There are two significant trends in the appointment of chairs and non-executives in the NHS that are affecting the recruitment of these vital roles, says Rhiannon Smith
We know non-executive directors and chairs play a pivotal role in helping NHS trusts survive and thrive in an increasingly tough environment.
They take equal responsibility alongside other directors for board decisions and for their organisation’s success in improving the care it provides.
‘Non-execs are the eyes and ears of the outsider with privileged access to the inside of the hospital’
Jocelyn Cornwell, programme director for the King’s Fund, describes non-execs as the eyes and ears of the outsider with privileged access to the inside of the hospital.
However, despite their value, we have recently noticed two significant trends in the appointment of chairs and non-execs in the NHS that are worth highlighting.
First, we have seen a decline in the number of candidates. The number of applicants for chairs has declined more dramatically than non-execs, but the downward trend is significant.
Fewer applicants mean a smaller talent pool.
‘We should be concerned about the impact this will have on NHS’
This results in less choice for NHS trusts, which in turn means having to settle for a candidate who might otherwise not have made the final stage of the selection process.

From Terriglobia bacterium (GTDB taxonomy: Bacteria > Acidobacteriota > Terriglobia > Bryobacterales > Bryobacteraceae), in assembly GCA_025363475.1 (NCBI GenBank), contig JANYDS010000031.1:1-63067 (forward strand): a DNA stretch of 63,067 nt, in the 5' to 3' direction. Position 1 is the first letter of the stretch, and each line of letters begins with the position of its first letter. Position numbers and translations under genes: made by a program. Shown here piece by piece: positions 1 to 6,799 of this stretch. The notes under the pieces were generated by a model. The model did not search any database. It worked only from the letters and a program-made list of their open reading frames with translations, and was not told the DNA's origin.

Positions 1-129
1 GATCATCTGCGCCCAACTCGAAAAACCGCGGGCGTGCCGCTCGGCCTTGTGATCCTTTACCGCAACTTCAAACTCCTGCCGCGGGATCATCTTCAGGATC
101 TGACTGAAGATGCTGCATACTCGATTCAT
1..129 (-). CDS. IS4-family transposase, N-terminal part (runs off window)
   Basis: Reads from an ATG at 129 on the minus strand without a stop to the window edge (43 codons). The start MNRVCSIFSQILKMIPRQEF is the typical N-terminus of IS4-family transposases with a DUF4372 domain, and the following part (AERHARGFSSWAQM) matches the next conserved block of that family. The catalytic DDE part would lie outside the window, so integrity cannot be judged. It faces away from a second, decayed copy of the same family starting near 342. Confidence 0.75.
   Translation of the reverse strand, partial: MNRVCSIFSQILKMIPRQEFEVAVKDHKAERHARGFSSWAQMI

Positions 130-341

Given the importance of chairs and non-executives some may feel we should be concerned about the impact this will have on NHS.
Second, we have noticed that increasingly boards are asking us to put forward candidates with NHS experience.
The feedback we get is that boards feel they need non-executives who can hit the ground running and who have the experience of working with clinicians so they can understand the questions they need to ask of the executive team.
‘Boards feel they need non-executives who can hit the ground running’
In recent years we have seen a definite split between the executive management team, consisting of individuals who have worked in the NHS, and the board consisting of those with wider public sector and private sector experience.
This trend towards those candidates who have been working in the NHS could be welcomed by some because it starts to bring a more balanced feel to trust management.
Rhiannon Smith is a partner and head of executive search for Hunter Healthcare